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Opening Arguments

Peter O'Toole

RIP, Peter O'Toole. God almighty, what a freakisly handsome man he was in his "Lawrence of Arabia" days. He was the first man I noticed for his sheer physical beauty, the kind of looks that sparks lust in women and envy in men. But he was a hell of a talented actor on top of it. In fact, he holds the record for the most Oscar nominations without a win. Kinda think he should have won for "Lawrence," but he lost out to Gregory Peck in "To Kill A Mockingbird." I liked that movie, and Peck was good it it, but his low-key Atticus Finch was just a version of Peck, so, not really much acting there.

I was in high school when "Lawrence" came out, working after school and on weekends as an usher at the Jefferson Theater. I've probably seen that movie more times than any other (even "Key Largo," which I will watch any chance I get even after I've seen in 100 times). But I saw it in little pieces, in between chores such as changing the marquee signs, picking up candy wrappers and shining my flashlight on too-amorous couples (yep, they really made me do that). I didn't have a sense of the movie's story arc until years later when it came out on video and I sat through the whole thing. The thing that struck me most about it was the magnificent scenery, the dominating presence of the desert.

I wasn't politically savvy enough in high school to get all the geoplolitical implications, but even then I knew a good line when I heard one. This still ranks as one of the best I've heard in the movies:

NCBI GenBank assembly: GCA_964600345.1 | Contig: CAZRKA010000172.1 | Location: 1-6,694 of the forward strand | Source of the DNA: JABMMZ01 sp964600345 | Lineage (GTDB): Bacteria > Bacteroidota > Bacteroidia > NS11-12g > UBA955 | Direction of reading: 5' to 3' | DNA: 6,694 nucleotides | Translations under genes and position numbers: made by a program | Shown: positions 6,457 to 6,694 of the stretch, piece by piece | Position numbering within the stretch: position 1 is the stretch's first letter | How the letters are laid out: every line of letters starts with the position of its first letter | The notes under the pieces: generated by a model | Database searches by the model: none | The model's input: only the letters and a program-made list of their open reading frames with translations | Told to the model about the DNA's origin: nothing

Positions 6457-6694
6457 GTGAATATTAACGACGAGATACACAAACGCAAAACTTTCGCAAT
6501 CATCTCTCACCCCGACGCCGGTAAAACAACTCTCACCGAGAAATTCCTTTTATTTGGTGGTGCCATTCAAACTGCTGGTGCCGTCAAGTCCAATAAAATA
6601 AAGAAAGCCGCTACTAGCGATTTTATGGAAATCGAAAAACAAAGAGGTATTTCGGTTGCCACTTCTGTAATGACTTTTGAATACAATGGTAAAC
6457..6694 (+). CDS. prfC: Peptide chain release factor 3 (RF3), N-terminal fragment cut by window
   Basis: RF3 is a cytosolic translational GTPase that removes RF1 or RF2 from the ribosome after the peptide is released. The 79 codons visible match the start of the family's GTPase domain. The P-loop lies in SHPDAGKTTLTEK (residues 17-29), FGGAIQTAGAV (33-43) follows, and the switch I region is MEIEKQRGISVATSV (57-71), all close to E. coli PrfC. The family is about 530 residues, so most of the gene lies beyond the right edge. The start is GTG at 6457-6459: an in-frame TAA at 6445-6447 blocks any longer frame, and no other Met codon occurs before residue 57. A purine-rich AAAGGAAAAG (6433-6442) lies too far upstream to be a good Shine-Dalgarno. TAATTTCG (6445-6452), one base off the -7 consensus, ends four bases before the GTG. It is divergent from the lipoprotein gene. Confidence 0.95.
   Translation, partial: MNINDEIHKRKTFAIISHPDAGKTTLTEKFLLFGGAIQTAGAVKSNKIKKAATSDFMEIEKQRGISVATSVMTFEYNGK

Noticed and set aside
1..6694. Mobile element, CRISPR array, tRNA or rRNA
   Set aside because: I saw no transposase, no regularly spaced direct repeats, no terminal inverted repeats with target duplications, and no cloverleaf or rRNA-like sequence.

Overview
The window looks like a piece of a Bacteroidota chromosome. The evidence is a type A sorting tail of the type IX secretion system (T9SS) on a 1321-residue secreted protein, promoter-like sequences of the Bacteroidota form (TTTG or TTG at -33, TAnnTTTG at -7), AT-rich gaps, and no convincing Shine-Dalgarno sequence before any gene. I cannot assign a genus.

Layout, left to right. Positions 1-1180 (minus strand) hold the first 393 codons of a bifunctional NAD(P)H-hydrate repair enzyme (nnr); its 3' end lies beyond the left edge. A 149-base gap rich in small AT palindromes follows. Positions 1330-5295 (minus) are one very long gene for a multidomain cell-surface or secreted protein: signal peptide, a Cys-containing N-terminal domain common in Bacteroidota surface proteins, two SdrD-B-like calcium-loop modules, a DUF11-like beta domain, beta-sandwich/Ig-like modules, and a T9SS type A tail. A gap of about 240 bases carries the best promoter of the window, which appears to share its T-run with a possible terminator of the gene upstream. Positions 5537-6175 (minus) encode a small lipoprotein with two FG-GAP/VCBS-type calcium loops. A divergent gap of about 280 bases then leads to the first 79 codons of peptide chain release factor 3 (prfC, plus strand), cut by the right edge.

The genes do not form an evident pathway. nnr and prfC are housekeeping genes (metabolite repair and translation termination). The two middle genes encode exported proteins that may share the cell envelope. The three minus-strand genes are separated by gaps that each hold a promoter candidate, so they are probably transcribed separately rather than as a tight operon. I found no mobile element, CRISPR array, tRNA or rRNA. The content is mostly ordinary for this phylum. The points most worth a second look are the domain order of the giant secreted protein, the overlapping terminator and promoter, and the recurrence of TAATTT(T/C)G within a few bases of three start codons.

So long as the Arabs fight tribe against tribe, so long will they be a little people, a silly people. Greedy, barbarous and cruel, as you are.

A little people, a silly people, barbarous and cruel. Lot of that going around these days.

Since this is a largely political-issues blog, I can't resist throwing this in:


He recalled that after he struck it rich in the 1960s, he tried to bully everyone in his household into voting Labour. He thought he had succeeded with everyone, until his working-class driver told him he had taken the Rolls down to the polling station and voted Conservative because his own taxes were too high. That, he said, got him to thinking. He admitted his fellow actors Michael Caine and Sean Connery had a point when they said Britain’s high tax rates did discourage work, and moved themselves overseas. The year we spoke, Margaret Thatcher began cutting Britain’s tax rates, negating the need for O’Toole to ponder joining them.

How about that. Somebody who can afford the luxury of confiscating and spending other people's money learning something from somebody desperate to keep his money. Not enough of that going around these days.